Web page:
The effects of the infamous SCO Group copyright lawsuits ripple on and on. I can’t begin to summarize the complexities of the cases, but if you’re interested you can spend a few years perusing this site. In a sentence, The SCO Group claimed to be the owner of the copyright in one prong of the UNIX code. One of the consequent lawsuits was SCO Group v. Novell, brought in Utah by the SCO Group after Novell, Inc. said that the UNIX copyrights were not assets sold to the SCO Group’s predecessor. The Utah court agreed with Novell, granting summary judgment in Novell’s favor.
This same transaction was significant in Gray v. Novell, Inc., a trademark lawsuit challenging the ownership of the UNIX mark. Novell, Inc. was also the owner of two registrations for the UNIX mark. In October, 1993, Novell, X/Open Company Limited, Digital, HP, IBM and Sun signed a term sheet for a future agreement between them to set up a single spec for UNIX. X/Open would be the sub-licensor of the UNIX mark, licensing it to companies whose products met the spec. In May, 1994 Novell and X/Open entered into a formal agreement that embodied the terms of the term sheet, granting X/Open the license to sublicense and agreeing to assign the mark at the end of three years or “at any time either earlier or later if Novell and X/Open agree.”
Novell then sold some assets to The Santa Cruz Operation, a predecessor to The SCO Group, in an Asset Purchase Agreement dated September, 1995 – the same agreement examined by the Utah court on the copyright ownership claim. As to the trademark, the APA assigned the “trademarks UNIX and UnixWare as and to the extent held by [Novell].” The schedule of Excluded Assets listed “all copyrights and trademarks, except for the trademarks UNIX and UnixWare.”
A year later, Novell, X/Open and SCO signed a Confirmation Agreement in which they expressly acknowledge that the 1995 APA conveyed the UNIX trademarks to SCO “subject to the rights and obligations established in a May 14, 1994 NOVELL – X/OPEN Trademark Relicensing Agreement . . . .” The agreement further provided that “SCO and X/Open desire to provide for the acceleration of the vesting of title in X/OPEN to the UNIX trademark, and the assignment to SCO of NOVELL’s rights under the 1994 [relicensing] Agreement.” The Confirmation Agreement also stipulated that Novell would be considered the legal owner of the mark for the purposes of the assignment and that the assignment would not be considered a breach of the 1995 APA between Novell and SCO. Two years later the assignment was executed with an effective date of November 13, 1998 and recorded at the PTO in June, 1999.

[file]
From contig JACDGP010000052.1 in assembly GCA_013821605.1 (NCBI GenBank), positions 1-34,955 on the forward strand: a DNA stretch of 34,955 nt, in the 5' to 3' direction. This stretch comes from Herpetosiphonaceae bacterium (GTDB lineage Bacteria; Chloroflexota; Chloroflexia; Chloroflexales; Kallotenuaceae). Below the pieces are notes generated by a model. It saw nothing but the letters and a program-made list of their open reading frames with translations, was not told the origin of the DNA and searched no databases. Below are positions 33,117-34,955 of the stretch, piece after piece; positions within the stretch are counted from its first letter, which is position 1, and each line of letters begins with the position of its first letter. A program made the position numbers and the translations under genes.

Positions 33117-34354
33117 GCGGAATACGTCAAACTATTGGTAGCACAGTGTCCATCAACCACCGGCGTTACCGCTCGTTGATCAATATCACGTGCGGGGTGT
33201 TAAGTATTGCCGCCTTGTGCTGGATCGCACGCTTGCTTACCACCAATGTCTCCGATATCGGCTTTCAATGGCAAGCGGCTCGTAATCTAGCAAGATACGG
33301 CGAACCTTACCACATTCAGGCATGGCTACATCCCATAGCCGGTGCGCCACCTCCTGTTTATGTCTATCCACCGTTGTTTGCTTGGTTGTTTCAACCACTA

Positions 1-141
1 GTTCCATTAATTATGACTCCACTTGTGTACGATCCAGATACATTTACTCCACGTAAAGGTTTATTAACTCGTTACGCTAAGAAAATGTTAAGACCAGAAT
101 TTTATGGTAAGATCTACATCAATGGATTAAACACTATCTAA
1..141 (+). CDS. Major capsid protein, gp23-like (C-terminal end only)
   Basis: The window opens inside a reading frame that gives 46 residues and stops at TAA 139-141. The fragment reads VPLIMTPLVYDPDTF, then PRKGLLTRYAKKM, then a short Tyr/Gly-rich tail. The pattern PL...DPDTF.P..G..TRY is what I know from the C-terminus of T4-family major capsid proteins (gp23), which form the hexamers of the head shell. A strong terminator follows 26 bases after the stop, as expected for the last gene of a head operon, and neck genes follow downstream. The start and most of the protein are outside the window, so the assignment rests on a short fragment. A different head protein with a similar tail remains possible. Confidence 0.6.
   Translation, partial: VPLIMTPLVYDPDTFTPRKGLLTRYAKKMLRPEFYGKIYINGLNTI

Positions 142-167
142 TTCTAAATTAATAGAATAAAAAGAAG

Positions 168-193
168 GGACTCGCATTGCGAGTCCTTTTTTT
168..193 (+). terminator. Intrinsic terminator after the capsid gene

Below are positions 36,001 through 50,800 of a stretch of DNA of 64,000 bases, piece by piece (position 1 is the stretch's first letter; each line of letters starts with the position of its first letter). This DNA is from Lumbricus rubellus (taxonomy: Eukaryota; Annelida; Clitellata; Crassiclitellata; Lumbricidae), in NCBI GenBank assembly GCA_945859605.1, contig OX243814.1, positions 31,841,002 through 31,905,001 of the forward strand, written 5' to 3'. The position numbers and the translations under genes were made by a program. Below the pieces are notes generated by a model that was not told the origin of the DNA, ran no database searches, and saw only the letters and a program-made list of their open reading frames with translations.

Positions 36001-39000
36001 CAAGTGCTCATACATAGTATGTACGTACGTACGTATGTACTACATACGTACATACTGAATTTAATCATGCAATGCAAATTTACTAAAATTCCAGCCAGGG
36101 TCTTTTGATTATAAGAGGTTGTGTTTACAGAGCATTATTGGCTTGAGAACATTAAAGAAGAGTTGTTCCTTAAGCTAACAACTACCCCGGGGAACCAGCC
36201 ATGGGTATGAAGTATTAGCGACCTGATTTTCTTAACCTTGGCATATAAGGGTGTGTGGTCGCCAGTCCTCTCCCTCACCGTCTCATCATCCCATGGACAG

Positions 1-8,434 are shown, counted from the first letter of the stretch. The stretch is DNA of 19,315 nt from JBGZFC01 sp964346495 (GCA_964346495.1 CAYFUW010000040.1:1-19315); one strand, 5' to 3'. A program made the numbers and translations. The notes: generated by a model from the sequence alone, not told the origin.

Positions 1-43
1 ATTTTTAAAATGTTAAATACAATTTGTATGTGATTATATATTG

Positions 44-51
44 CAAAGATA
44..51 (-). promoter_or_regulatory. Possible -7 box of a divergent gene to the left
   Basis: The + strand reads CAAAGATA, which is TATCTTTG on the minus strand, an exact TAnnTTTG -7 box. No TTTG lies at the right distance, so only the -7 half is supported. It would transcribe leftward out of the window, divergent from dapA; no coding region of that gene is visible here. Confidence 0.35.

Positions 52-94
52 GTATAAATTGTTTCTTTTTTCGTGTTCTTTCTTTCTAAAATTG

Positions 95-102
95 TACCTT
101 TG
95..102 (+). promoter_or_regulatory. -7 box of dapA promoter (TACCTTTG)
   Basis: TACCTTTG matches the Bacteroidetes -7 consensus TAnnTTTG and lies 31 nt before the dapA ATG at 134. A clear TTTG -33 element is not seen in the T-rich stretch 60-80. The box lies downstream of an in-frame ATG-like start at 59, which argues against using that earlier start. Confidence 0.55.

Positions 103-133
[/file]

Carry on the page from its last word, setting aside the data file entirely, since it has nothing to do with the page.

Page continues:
Sometime in late 1998 or early 1999, Wayne R. Gray adopted the mark iNUX. On April 29, 1999, he filed an application to register it for “Computer operating system software for use in consumer hardware systems.” X/Open sent a cease and desist letter and opposed the application. Gray started digging, decided that X/Open wasn’t the owner of the UNIX mark, and ultimately filed this action in the District Court for the Middle District of Florida. He alleged that Novell and X/Open had a fraudulent scheme to hide Novell’s true ownership and that the documents were backdated as part of the scheme. (You need to read the opinion to get the full flavor of the allegations, I’m trying to summarize them as briefly as possible.) Gray claims that he was targeted because the defendants want the iNUX mark and domain names for themselves.
Based on these facts, the court held that the trademark is owned by X/Open and dismissed all of Gray’s claims, since they were all rooted in the false ownership rationale. The court found that the UNIX mark was sold to SCO subject to the 1994 license to X/Open. This encumbrance was acknowledged in and modified by (or clarified by) the 1996 Confirmation Agreement, which superseded the 1995 APA to the extent that Novell would be the owner of the UNIX mark for purposes of assignment, rather than SCO.
The court disregarded a statement in the SCO Group v. Novell case in Utah. The Utah court, in looking at this same 1995 APA to decide who owned the copyright in the UNIX software, stated “It is undisputed that trademarks did transfer.” The Florida court here rightfully recognized the statement as non-binding dicta, but also that it was correct, just not with respect to the UNIX mark.
Thus the assignment in 1998 by Novell to X/Open was a valid transfer of ownership of the mark and all claims were dismissed.
Gray v. Novell, Inc., No. 8:06-cv-01950-VMC-TGW, 2009 WL 425958 (M.D. Fla. Feb. 20, 2009).
© 2009 Pamela Chestek